How to choose a Canine Hydrotherapist

Our dogs are our best friends and an integral member of our family. When they are injured or in pain, like our children, it breaks our heart and we do everything we can to seek out the best solution for them. 

Unfortunately, the canine therapy industry which encompasses Canine Hydrotherapy, is largely unregulated worldwide. (With the exception of some countries and states). Due to the large increase in dog ownership over the past few years consequently we’ve also seen a rise in the number of unqualified Canine Hydrotherapy centres hoping to capitalise on this growth. 

Now, more than ever before, it’s important that dog owners know what to look for when vetting the therapist they are considering hiring to provide treatment for their beloved best friend. Below are several qualities that make not just a good Dog Therapist but an excellent Canine Hydrotherapist.

1. Knowledge and training

Any practicing Dog Hydrotherapist should have a thorough understanding of canine anatomy and physiology. As well as the principles of water-based therapy and its potential benefits and risks.

They should also be familiar with the different conditions, injuries and most common surgeries that can be safely and effectively treated with hydrotherapy. Plus be able to tailor the therapy session and treatment plan to the specific needs of each individual dog based on its age, breed and lifestyle. 

They should be fully insured.

This is the bare minimum required. Ideally, they would have been taught by a qualified animal physiotherapist with more than five years practical experience of their own.

2. Patient and compassionate

Canine Hydrotherapy or any canine therapies for that matter, can be a challenging and sometimes stressful experience for the dogs and their owners. Especially if they are in pain or not used to being in water. 

A good Hydrotherapist will be patient with the dog, taking time to build trust and rapport and establish a positive relationship with each dog. An excellent canine hydrotherapist will also do what they can to put the owner at ease. Explaining what happens in the therapy session to the owner, clearly outline potential outcomes and being compassionate and understanding of the situation.

3. Perceptive and observant to the dog’s needs

It’s imperative the Canine Hydrotherapist closely monitors the dog’s physical and emotional state throughout the session. An excellent Hydrotherapist will have been trained in recognising the signs of when a dog is experiencing discomfort, distress, or fatigue and have the skills to adjust the therapy session accordingly.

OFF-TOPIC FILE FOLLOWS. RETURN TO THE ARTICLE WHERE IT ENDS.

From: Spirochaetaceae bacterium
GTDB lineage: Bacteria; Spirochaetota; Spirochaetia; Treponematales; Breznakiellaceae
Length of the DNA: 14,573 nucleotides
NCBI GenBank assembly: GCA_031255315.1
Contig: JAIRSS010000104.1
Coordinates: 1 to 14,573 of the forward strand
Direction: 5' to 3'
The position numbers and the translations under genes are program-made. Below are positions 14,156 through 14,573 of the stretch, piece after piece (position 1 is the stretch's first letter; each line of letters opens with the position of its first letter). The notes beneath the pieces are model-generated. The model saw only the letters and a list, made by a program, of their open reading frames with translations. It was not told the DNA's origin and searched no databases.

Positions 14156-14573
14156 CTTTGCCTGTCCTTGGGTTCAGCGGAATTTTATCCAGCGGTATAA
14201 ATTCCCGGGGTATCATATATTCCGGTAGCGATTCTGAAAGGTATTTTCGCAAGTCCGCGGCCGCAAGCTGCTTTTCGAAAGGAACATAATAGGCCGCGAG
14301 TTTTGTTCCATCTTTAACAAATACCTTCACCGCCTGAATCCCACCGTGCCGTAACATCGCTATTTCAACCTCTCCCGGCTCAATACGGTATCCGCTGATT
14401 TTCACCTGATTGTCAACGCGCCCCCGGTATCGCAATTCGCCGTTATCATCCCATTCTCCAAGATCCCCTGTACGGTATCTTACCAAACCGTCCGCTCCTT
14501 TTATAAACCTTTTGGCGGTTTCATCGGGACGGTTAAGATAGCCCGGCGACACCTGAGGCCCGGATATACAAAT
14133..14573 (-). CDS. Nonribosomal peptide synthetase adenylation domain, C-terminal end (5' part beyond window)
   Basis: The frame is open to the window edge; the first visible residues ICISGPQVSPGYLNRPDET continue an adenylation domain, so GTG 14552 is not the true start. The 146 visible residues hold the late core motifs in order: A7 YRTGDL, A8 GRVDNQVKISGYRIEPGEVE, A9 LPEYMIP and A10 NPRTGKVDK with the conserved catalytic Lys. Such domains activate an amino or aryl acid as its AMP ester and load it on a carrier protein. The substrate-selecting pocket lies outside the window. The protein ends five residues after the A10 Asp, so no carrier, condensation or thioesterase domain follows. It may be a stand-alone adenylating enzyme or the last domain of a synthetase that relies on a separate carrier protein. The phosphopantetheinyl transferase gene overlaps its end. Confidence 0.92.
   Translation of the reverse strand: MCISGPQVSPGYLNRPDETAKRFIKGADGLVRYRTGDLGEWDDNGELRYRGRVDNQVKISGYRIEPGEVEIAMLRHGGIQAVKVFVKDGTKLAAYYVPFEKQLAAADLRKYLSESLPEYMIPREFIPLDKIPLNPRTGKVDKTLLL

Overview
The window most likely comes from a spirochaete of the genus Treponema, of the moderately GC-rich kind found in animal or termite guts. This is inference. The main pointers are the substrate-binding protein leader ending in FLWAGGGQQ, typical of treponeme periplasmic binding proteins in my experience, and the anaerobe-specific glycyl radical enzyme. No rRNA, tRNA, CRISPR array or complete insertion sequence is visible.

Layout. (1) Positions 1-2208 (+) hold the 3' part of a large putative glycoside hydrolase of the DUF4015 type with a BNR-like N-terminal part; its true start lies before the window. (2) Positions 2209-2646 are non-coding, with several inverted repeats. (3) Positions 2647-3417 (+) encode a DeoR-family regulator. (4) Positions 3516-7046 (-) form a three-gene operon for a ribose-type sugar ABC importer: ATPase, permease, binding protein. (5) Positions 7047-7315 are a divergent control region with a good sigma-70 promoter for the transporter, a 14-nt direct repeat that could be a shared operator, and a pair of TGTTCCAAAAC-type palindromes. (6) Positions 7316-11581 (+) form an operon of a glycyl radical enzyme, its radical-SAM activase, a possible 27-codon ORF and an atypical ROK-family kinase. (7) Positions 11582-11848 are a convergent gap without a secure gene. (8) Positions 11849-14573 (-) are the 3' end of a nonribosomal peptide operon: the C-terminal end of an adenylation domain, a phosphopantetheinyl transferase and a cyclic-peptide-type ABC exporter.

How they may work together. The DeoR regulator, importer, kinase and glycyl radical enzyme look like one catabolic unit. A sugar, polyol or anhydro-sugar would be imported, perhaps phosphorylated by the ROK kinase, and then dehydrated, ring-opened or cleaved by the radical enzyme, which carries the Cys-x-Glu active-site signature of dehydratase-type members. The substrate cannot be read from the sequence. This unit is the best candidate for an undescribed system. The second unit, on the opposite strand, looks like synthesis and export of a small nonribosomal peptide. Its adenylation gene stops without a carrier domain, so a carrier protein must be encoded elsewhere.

4. Good communication skills

A good Canine Hydrotherapist will be able to explain the therapy session to the owner, its benefits, and what to expect, in a clear and concise manner. An excellent Canine Hydrotherapist will also be able to communicate effectively and competently with other members of the healthcare team such as veterinarians and physiotherapists.

5. Professional and reliable

A good Canine Hydrotherapist will be reliable and punctual with their appointments. They will adhere to high standards of professionalism and ethical conduct. An excellent Canine Hydrotherapist will be always continuing their education, keeping up to date with the latest advancements in canine anatomy, pathologies, and treatments. 

Here at the Canine Health and Wellbeing Academy it is our mission, driven by our founder Michelle Monk (Canine Physiotherapist of 21 years clinical experience) to do everything we can to ensure all dogs receive the safest and most effective treatments equivalent to what we receive as humans.

Our Certificate courses in Canine Hydrotherapy utilise innovative methods to teach an evidence-based syllabus of the latest scientifically proven Canine Hydrotherapy techniques. If you’d like to find out more about how you can become a Certified Canine Hydrotherapist click this link for information on our latest course.

About Michelle Monk

I have been an Animal Physiotherapist for over 20 years. I am super passionate about having as many dogs and their owners as possible, access quality rehabilitation and preventative health services.